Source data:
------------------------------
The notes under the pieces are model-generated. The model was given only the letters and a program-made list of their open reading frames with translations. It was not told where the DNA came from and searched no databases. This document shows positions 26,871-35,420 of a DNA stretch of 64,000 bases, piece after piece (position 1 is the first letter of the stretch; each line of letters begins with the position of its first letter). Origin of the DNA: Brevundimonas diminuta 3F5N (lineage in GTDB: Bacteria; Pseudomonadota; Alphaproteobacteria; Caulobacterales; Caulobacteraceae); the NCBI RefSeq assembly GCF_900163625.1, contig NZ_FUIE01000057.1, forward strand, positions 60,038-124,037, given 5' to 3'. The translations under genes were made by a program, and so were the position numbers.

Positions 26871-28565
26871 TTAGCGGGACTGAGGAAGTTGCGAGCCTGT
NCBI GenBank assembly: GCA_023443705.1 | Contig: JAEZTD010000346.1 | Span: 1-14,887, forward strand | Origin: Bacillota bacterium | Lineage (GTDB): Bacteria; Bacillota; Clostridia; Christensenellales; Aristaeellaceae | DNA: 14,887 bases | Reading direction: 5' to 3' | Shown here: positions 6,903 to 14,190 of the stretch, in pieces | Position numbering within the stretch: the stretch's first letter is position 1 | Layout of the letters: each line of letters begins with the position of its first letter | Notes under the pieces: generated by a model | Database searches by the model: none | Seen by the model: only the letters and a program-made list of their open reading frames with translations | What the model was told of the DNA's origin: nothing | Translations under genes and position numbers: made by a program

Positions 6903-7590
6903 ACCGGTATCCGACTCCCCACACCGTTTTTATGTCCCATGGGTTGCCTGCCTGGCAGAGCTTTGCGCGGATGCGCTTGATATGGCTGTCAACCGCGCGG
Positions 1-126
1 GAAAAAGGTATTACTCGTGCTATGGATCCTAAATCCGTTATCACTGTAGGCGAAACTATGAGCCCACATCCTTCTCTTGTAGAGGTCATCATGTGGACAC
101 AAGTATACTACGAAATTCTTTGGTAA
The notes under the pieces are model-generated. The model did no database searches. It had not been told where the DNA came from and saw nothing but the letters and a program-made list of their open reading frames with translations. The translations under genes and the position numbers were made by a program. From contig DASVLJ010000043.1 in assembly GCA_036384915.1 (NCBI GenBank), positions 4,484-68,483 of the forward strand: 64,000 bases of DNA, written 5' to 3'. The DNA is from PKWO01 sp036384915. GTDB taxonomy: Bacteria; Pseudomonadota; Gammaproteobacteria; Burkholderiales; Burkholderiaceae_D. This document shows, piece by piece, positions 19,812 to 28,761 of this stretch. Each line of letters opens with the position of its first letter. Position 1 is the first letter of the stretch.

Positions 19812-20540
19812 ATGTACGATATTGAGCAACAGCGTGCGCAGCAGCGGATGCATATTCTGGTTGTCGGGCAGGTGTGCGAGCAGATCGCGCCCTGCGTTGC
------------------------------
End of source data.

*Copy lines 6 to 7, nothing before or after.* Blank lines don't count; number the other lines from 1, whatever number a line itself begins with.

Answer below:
6903 ACCGGTATCCGACTCCCCACACCGTTTTTATGTCCCATGGGTTGCCTGCCTGGCAGAGCTTTGCGCGGATGCGCTTGATATGGCTGTCAACCGCGCGG
Positions 1-126